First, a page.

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Rapid Recap: Cubs 3, Indians 2

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The Cubs head back to Cleveland trailing 3 games to 2, but alive.

MLB: World Series-Cleveland Indians at Chicago Cubs Jerry Lai-USA TODAY Sports

Survive and advance. Survive and advance. I know that’s an NCAA basketball tournament saying, but it means everything to the Cubs tonight.

The Chicago Cubs held off elimination for one more game as they beat the Cleveland Indians 3-2 in game 5 of the 2016 World Series. The Indians now have a 3 games to 2 lead going back home to Cleveland.

Cubs starter Jon Lester was on his game today. He struck out the side in the first inning. He looked just as strong in the second inning, but then Indians third baseman Jose Ramirez took a mighty swing on a low, inside fastball and drove it into the left field bleachers. At that point, you’re thinking it’s just not the Cubs night. Lester made a good pitch. Ramirez just ran into the pitch and drove it.

The Cubs had trouble with the curve of Indians starter Trevor Bauer the first time through the order, but they figured him out in the fourth inning. Bauer made a mistake on an inside fastball in the fourth inning to Kris Bryant. Bryant did not miss. He put the ball into the left-center seats to tie the game.

The next batter up, Anthony Rizzo, almost went back-to-back with Bryant, but the wind held up his fly to right field and it died in the ivy for a double. Ben Zobrist then singled to right field to put runners on the corners with no outs. Next, Addison Russell gave the Cubs the lead with a slow roller down the third base line. Considering that the Indians scored a key run on a similar play earlier in the series, it was a fitting turnabout.

After Jason Heyward struck out, Javier Baez laid down a perfect bunt single to load the bases. David Ross hit a sac fly and the Cubs had a 3-1 lead.

The Cubs wouldn’t score again. Aroldis Chapman made sure they wouldn’t have to.

The Indians got a run back in the sixth off of Lester. Rajai Davis, whom the Cubs had been so good this series at keeping off the bases, singled with one out. He then stole second and scored on a single by Francisco Lindor that just eluded the glove of center fielder Dexter Fowler. But the threat was ended when Lindor tried to steal second base and a terrific Ross throw and another spectacular Baez tag nailed him.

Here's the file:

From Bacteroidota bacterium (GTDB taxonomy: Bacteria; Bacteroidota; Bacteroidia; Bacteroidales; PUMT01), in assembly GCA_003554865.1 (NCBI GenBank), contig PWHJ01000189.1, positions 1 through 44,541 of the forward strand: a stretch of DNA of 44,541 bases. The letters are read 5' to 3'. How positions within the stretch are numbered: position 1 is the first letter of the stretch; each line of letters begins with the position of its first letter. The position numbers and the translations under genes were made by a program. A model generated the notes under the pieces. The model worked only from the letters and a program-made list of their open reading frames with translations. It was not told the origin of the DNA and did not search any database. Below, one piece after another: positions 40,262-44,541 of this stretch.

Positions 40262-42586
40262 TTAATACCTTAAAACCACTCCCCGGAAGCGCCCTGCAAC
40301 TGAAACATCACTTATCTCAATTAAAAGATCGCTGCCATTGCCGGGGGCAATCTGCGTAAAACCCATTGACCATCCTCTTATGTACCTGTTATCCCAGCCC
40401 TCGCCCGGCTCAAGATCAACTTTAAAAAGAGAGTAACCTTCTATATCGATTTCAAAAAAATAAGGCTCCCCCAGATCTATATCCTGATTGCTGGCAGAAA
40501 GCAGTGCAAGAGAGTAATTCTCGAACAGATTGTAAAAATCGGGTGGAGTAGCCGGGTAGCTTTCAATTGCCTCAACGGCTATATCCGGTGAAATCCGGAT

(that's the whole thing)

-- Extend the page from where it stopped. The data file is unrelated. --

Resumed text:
In a move that would have been debated for a while if it backfired, Joe Maddon took Jon Lester out after six innings and turned it over to Carl Edwards Jr. for the seventh. I know what Maddon was thinking—the first two Indians hitters, Mike Napoli and Carlos Santana, are very good against lefties and it would be their third look at Lester. But putting the game in the hands of Edwards was risky. Edwards gave up a leadoff single to Napoli and then a pitch got away from him and Willson Contreras was charged with a passed ball. After Edwards retired Santana, Maddon called on his closer, Aroldis Chapman, with only one out in the seventh. Chapman got out of the jam, albeit not before hitting human baseball magnet Brandon Guyer.

Chapman got into a jam in the 8th when Davis hit a screamer down the first base line with one out that Rizzo stopped but Chapman didn’t get over to cover. To be honest, Davis probably beats Chapman to first base nine times out of ten. But he’s still got to get over there. Davis stole second base and then stole third after two were out. But Chapman struck out Lindor to end the threat and keep the Cubs one run ahead.

After striking out to end the eighth inning with Jason Heyward on third (don’t ask), Chapman came out to pitch the ninth. Chapman had never before in his major league career gone more than 2.1 innings. (Although he had been a starter in the minors and in Cuba.) Tonight, Maddon was asking him to go 2.2 innings.

Napoli grounded to short. Santana flies to right. Jose Ramirez struck out. Cue Steve Goodman for the final time this year.

So now the Cubs go to Cleveland and they have to win both games to be World Champions. It can be done. The Cubs have a favorable pitching matchup in game 6 again with Jake Arrieta going against Josh Tomlin on three days rest. If the Cubs survive that, then Kyle Hendricks on full rest goes against Corey Kluber, pitching on short rest for the second time in a row. The odds are against the Cubs. But it is doable. I seem to remember a team coming into Wrigley Field and winning both games on the road (after winning game 5 at home) to advance to the World Series a dozen years ago. The Cubs can pay it forward.

Keep the faith. Fly the W. We’ll see you Tuesday in Cleveland.